Hominy Is The Secret To A Heartier Chicken Chili

Corn has long been the backbone of Mesoamerican cuisine, so it's no surprise that its bigger doppelganger, hominy, is just as beloved. You'll find hominy at the center of popular Mexican foods like corn grits, tamales, posole, and more recipes than you think. But what is it? 

Hominy is nixtamalized field corn (or white maize), which means that it's made from maize kernels that have been soaked in an alkaline solution like water and lime or water and baking soda. The corn kernels are left to soak and then are washed to remove any remaining alkali before being hulled. There is an immediate difference between hominy and corn in that hominy's texture becomes more chewy, its nutritional value increases, and its flavor is more pronounced. 

These qualities make the grain a workhorse in the kitchen, particularly when it's added to chicken chili. Being fluffy and slightly gummy, this processed corn can beef up the stew by making it thicker and imparting a meaty chew throughout the dish. And you can't overlook how hominy imprints the traditional aesthetic and taste of Mexican cuisine with its nutty corn flavor.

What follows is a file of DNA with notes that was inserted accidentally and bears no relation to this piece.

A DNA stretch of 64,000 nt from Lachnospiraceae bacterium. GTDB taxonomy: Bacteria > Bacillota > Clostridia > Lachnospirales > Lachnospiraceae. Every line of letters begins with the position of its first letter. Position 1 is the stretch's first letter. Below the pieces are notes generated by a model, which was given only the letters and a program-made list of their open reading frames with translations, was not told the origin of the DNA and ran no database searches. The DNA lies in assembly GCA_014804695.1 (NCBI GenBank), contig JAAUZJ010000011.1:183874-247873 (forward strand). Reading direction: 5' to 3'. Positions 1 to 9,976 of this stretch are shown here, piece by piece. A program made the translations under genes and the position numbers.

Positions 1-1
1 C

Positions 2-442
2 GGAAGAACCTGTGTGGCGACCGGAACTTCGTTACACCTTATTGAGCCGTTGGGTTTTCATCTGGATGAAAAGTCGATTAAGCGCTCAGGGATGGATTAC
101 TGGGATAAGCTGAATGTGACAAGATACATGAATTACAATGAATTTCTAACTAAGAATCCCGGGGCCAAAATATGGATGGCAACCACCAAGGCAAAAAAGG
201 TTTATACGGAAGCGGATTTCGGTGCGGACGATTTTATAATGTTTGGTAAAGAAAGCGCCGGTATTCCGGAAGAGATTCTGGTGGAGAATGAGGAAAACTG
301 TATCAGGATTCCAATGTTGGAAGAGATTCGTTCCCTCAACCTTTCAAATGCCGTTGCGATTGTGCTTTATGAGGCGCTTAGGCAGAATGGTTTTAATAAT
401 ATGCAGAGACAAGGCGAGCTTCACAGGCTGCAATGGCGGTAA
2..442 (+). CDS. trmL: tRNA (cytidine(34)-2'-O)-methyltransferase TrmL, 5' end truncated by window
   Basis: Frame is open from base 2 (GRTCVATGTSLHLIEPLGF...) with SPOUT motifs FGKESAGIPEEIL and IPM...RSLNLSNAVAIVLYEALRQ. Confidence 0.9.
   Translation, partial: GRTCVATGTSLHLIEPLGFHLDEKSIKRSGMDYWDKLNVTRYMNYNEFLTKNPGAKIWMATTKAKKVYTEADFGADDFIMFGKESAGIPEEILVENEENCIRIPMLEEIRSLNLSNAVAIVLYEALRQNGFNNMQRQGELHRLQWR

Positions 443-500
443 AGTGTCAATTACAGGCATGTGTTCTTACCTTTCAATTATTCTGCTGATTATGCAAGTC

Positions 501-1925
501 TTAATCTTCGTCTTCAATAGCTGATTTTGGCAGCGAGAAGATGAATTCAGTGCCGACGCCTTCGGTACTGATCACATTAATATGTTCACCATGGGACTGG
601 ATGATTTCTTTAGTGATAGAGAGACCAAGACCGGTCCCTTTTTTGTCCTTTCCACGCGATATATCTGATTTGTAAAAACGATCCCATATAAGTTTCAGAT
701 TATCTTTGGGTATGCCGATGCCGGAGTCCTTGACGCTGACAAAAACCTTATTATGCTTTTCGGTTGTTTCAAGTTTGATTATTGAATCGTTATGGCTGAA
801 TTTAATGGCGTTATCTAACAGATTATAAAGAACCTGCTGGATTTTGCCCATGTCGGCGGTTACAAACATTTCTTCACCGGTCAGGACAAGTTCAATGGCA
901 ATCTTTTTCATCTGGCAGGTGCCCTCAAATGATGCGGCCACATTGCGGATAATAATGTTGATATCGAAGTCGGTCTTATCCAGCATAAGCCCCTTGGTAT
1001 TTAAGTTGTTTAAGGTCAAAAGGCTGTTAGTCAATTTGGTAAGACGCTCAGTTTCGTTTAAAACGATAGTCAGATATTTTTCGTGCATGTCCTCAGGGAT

How to add hominy to your chicken chili

If using canned hominy, the most common type, don't forget to drain and rinse it first. Then, using our instant pot white chicken chili recipe as a base, you would add the hominy together with the beans, corn, and chicken broth. Leave the hominy to cook in the pressure cooker for 20 minutes. Hominy is good at absorbing flavors, so this amount of cooking time will not only leave it tender but also flavorful.

You can further incorporate hominy in chicken chili by setting some aside to process it. So, if you started with 6 cups of hominy, set aside 2 cups to process with a bit of chicken broth until the mixture is smooth. Then, once the larger portion of hominy (whole kernels) has finished simmering, add the blended hominy to the stew and let it cook for a minute so that it fully mixes in.

For dry hominy, soak it for eight hours or overnight before incorporating it into your recipe. Or, if you're in a hurry, boil it for five minutes, remove it from the heat, and let it soak for an hour before it's ready to use.